A professional pitcher goes into the off-season looking to put on a lot of strength and size with the thought that it will gain him a few extra clicks and more mileage for the season. Everything goes according to plan; he gains 10 lbs, his lifts go up and he heads into spring training feeling stronger and more jacked than ever. He wasn’t really paying attention to how much controllable range of motion he lost this offseason but he only feels slightly tighter. As spring training progresses and he is asked to solve the ‘pitching task’ with more frequency, the (organismic) constraints on his system have changed as compared to last year. He now has less options to solve the task and his solutions, therefore, become more rigid and inflexible.

As the task become more and more frequent, and the variability of which he can solve the task is diminished, the same areas keep getting loaded. Where variability in the past may have served him well, rigidity in the present contributes to more consistent loading to a particular area. The process continues on for a few weeks until the inevitable happens — a particular tissue is asked to bear too much demand relative to it’s capacity and a tissue strain occurs.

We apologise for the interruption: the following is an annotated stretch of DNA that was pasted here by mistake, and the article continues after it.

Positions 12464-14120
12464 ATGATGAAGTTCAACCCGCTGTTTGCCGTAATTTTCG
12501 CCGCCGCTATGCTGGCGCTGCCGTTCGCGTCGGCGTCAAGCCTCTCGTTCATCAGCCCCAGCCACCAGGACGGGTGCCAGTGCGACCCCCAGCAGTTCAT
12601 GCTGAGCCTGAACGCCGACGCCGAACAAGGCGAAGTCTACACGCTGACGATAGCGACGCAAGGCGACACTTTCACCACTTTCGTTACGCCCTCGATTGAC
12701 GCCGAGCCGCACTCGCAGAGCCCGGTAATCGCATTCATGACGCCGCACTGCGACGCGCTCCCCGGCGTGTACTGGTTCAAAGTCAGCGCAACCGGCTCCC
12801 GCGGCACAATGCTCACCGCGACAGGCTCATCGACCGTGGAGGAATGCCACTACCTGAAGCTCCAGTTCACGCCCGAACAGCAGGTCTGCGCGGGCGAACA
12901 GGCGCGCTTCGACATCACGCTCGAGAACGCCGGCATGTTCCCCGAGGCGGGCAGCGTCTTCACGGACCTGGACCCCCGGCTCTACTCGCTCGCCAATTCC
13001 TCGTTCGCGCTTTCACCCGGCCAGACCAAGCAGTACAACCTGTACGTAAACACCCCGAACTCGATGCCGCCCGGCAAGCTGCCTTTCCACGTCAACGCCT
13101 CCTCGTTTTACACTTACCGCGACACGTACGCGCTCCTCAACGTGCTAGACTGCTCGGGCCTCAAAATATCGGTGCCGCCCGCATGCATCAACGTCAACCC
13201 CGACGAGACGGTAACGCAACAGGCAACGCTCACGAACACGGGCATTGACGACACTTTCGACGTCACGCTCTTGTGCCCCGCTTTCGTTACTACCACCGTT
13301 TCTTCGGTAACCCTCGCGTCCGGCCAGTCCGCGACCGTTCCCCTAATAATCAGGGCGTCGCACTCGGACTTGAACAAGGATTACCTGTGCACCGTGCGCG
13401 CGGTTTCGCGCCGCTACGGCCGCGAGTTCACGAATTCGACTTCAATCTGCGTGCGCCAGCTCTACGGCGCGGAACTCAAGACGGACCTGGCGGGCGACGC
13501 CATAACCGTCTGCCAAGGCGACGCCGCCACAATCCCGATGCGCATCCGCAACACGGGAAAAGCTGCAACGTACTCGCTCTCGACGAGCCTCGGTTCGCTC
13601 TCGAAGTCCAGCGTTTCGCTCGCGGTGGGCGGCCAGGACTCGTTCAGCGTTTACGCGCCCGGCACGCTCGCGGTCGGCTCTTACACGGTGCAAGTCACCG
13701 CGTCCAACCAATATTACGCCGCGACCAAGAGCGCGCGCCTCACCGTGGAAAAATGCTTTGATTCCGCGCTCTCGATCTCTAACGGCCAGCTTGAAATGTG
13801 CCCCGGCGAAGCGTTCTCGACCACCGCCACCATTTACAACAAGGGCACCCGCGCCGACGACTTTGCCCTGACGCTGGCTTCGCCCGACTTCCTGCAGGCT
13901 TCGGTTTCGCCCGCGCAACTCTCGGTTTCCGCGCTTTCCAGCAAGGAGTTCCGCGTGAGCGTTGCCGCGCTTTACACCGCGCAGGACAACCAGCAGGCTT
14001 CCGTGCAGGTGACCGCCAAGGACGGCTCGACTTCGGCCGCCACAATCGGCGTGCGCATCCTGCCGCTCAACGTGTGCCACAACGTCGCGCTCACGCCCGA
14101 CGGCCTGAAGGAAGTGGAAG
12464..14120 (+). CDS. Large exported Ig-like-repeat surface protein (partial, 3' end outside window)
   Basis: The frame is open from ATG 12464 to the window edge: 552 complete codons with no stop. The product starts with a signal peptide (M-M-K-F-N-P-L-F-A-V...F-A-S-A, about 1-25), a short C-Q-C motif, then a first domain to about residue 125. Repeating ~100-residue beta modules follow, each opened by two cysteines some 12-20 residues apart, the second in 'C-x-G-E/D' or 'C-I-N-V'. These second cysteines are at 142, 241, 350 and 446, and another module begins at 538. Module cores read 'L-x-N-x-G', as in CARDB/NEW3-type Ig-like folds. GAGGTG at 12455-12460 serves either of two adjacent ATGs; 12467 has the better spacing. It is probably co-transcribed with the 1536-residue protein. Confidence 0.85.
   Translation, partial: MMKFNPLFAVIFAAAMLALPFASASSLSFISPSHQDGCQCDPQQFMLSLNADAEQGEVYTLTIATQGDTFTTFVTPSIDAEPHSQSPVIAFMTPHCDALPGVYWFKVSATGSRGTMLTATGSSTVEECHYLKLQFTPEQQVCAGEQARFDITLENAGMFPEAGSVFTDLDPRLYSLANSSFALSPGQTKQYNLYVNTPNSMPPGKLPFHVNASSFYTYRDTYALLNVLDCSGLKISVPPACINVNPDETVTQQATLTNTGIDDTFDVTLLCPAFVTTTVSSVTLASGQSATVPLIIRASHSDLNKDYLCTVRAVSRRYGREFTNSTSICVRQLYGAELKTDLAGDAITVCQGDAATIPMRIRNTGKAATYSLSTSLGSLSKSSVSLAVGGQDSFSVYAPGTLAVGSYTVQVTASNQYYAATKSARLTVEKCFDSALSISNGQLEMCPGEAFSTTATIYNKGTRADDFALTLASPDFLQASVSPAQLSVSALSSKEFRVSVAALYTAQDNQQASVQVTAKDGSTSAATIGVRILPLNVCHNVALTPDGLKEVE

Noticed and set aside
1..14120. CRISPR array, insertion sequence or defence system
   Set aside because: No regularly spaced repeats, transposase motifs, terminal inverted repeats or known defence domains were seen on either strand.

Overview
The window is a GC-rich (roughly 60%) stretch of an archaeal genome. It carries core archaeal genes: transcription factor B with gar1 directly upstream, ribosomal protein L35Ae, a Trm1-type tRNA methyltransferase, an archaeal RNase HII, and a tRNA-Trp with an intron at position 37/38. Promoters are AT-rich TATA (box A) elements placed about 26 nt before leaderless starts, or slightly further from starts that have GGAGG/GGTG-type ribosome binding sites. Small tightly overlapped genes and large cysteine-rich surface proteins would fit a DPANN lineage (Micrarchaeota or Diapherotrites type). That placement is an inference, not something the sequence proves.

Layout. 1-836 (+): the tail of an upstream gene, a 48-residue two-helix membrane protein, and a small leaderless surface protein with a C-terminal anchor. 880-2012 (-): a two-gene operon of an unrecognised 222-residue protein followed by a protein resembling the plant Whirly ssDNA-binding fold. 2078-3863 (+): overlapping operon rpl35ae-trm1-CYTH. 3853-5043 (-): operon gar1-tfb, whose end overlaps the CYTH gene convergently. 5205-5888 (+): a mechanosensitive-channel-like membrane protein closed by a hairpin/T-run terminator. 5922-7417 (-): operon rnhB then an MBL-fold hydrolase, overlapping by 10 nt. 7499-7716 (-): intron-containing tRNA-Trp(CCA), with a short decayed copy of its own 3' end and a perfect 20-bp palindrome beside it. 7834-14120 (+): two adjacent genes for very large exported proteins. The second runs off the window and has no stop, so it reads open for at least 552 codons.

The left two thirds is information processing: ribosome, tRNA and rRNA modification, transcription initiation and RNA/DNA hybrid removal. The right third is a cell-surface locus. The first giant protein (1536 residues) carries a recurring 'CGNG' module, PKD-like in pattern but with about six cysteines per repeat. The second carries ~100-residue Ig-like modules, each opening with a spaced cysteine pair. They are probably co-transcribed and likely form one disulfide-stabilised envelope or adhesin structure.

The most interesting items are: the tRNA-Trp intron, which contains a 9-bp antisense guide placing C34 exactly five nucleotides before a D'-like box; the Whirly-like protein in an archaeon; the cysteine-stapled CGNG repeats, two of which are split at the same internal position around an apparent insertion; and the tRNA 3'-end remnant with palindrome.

A loss of co-ordinative variability may result in increase repetitive loading.

 

Navigating a constantly dynamic and variable environment requires the ability to be both stable and adaptable. Athletes must be able to express flexibility (but not too much) in their coordination and require options to do so. My thought process, at least for right now, is that we want to provide options for movement in the form of well articulating joints and maintain constraints within a range of tolerance that will not destabilize a movement pattern. Especially when it comes to large, repetitive workloads.

As we accumulate innings throughout the season, our goal, therefore, is to maintain a pattern of movement (for which we’ve built up tissue capacity) and promote flexibility within that pattern.